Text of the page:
Philippines' Marcos wants China ties to 'shift to higher gear'

Philippines' Marcos wants China ties to 'shift to higher gear'

Philippine President Ferdinand
Philippine President Ferdinand "Bongbong" Marcos Jr, son of late dictator Ferdinand Marcos, greets his supporters at his headquarters in Mandaluyong City, Metro Manila, Philippines, May 11, 2022. (Reuters file photo)

MANILA: Philippines president-elect Ferdinand Marcos Jr on Wednesday said his country's relations with China will expand and shift to a higher gear under his administration, and Beijing had assured him of its support for his "independent foreign policy".

Marcos, who won last week's Philippines election by a landslide, said he held "very substantial" talks by phone on Wednesday with China President Xi Jinping, who agreed to hold more comprehensive discussions of issues.

The 64-year-old son and namesake of the notorious former Philippines dictator said Xi also acknowledged his late father's role in opening diplomatic relations between the two countries.

"The way forward is to expand our relationship not only diplomatic, not only trade, but also in culture, even in education, even in knowledge, even in health to address whatever minor disagreements that we have right now," Marcos said in a statement.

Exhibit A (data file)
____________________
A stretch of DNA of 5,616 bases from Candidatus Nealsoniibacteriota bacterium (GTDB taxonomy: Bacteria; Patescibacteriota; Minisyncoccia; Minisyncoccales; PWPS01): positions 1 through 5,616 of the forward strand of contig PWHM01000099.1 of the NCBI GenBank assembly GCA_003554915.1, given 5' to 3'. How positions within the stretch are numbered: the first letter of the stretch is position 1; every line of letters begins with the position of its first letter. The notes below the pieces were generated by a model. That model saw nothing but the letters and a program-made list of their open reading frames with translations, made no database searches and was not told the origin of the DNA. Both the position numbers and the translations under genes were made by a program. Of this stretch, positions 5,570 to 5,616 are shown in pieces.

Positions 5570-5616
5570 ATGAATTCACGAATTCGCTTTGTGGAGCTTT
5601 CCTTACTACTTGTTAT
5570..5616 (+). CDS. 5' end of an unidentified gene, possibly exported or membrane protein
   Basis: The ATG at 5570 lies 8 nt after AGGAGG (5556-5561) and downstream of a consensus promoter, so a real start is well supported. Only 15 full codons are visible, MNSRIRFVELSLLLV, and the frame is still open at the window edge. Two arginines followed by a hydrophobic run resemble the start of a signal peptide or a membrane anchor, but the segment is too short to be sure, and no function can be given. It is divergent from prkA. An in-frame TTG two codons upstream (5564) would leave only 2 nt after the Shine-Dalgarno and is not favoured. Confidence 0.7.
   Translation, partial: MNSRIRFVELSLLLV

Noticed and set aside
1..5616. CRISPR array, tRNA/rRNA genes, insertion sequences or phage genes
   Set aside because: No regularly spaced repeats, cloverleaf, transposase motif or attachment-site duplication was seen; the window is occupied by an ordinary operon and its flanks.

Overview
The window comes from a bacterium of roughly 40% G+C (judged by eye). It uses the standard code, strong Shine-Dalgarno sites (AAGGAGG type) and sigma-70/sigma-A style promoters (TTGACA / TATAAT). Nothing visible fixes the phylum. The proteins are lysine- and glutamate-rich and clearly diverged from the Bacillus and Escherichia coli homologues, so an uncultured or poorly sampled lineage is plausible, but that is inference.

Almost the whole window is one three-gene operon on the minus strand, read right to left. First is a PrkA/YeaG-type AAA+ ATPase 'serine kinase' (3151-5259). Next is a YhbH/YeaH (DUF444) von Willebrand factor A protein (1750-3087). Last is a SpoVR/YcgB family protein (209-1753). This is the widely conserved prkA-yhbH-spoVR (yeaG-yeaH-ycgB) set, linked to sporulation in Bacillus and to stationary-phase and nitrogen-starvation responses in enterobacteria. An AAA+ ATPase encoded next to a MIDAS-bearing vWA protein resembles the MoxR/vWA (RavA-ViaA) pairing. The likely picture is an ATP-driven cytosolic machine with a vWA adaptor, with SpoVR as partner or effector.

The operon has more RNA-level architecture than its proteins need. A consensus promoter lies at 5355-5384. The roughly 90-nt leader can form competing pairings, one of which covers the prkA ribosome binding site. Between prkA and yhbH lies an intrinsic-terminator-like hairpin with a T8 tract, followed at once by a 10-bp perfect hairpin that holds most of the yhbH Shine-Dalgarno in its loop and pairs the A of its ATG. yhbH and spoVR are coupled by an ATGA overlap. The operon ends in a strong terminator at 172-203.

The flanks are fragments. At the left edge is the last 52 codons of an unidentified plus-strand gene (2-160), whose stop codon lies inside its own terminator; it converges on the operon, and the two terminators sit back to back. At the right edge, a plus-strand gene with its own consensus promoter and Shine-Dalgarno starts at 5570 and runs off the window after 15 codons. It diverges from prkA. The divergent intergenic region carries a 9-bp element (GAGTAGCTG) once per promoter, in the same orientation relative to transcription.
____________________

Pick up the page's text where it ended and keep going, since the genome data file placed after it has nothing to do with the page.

"I told him, we must not allow what conflicts or difficulties we have now between our two countries to become historically important."

The Philippines and China have had a rocky relationship in recent years over Beijing's vast territorial claims and actions of its coast guard and fishing fleets in the South China Sea, through which at least $3.4 trillion of annual trade passes.

Their phone conversation focused on bilateral ties and regional development, the Chinese embassy in Manila said in a separate statement.

Marcos won the presidency with nearly 59% of the votes last week. He will take office late in June.

Many analysts expect Marcos to seek stronger ties with Beijing, continuing outgoing President Rodrigo Duterte's policy of rapprochement, while maintaining close relations with defence ally and former colonial power the United States. 

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